- The Washington Times - Sunday, May 12, 2013


NEW YORK — Tangled up with Derek Dorsett, Mike Green went down in the corner of the ice. When Green got up, Dorsett was on his knees, and the Washington Capitals defenseman cross-checked him in full view of officials.

Goaltender Braden Holtby accused the New York Rangers forward of a “dirty slew foot,” but it was Green who went to the penalty box for retaliating. Even as Holtby called the penalty discrepancy in Sunday’s 1-0 Game 6 loss “lopsided,” it’s clear that in committing 28 minors this series, a lack of discipline is killing the Caps.

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“We took penalties. We deserved some, we didn’t deserve some,” right wing Troy Brouwer said. “That’s how the series has kind of gone on. We’re not helping ourselves, either. We take untimely penalties.”

That’s a troublesome trend that cannot continue, or the Caps will find themselves out of the playoffs, whether it’s Monday after Game 7 of the Eastern Conference quarterfinal series or soon after.

“Obviously you’ve got to stay out of the box in the playoffs,” center Nicklas Backstrom said. “You can’t take as many as we did today.”

Against a team with a more functional power play, Washington would already be done. The Rangers are 2 for 26 with the man advantage (including 0 for 3 when up five-on-three) through six games.

That’s a testament to the Caps’ penalty kill and a concern for the Rangers, who are paying Rick Nash, Brad Richards and other star offensive players a lot of money to put the puck in the net.

Defenseman Karl Alzner called the penalty kill “the only reason why we’ve been able to stick around” the past few games.

“It’s holding us in this series,” Holtby said.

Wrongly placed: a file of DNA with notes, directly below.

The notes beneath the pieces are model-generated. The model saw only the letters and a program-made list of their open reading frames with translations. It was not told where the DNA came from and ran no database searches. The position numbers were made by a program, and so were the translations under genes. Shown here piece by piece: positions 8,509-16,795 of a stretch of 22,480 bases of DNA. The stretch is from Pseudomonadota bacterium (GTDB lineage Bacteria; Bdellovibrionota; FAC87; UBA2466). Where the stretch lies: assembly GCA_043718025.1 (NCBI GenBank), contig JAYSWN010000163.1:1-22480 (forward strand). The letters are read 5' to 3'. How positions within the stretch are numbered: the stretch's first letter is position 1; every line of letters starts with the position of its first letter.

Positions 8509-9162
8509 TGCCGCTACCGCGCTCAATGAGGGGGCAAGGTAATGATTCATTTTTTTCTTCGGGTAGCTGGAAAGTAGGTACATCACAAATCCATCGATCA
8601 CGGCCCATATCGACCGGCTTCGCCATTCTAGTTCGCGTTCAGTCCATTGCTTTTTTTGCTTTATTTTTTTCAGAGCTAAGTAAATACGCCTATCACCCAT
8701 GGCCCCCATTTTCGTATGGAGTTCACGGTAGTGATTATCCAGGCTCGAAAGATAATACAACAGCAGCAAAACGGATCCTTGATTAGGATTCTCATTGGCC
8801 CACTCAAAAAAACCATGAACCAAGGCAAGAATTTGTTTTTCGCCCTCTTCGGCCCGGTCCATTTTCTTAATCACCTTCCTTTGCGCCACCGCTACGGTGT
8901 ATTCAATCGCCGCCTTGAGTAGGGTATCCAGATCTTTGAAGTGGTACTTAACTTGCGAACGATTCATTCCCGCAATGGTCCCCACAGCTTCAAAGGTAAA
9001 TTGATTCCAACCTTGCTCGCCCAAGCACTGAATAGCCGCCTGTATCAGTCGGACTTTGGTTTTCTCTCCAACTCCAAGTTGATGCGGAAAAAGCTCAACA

But seven penalties (counting roughing calls on Brouwer and John Carlson at game’s end) also showed the Caps are failing at something they’ve emphasized in recent weeks and that killed them early in the regular season.

Five before the final horn Sunday afternoon at Madison Square Garden didn’t directly contribute to the loss, as the Rangers couldn’t capitalize, but the flurry took Washington out of its flow and gave the restless crowd plenty to yell about. Captain Alex Ovechkin and center Mike Ribeiro can’t get on the ice, let alone produce, when the Caps are constantly killing penalties.

“It’s very difficult,” coach Adam Oates said. “The guys that we use to kill, the trickle-down minutes affect other guys. Some guys sit on the bench, don’t kill penalties. It makes it hard for them to get into their game.”

In Game 6, the Caps took penalties in the ways they’ve learned all too well they can’t. Defenseman Jack Hillen retaliated against Rangers captain Ryan Callahan in front of the benches and, predictably, went to the box.

Less than six minutes later, Alzner lifted the puck over the glass for a delay of game. “I hate that call just as much as anybody,” Alzner said recently. But, like it or not, it’s in the rule book.

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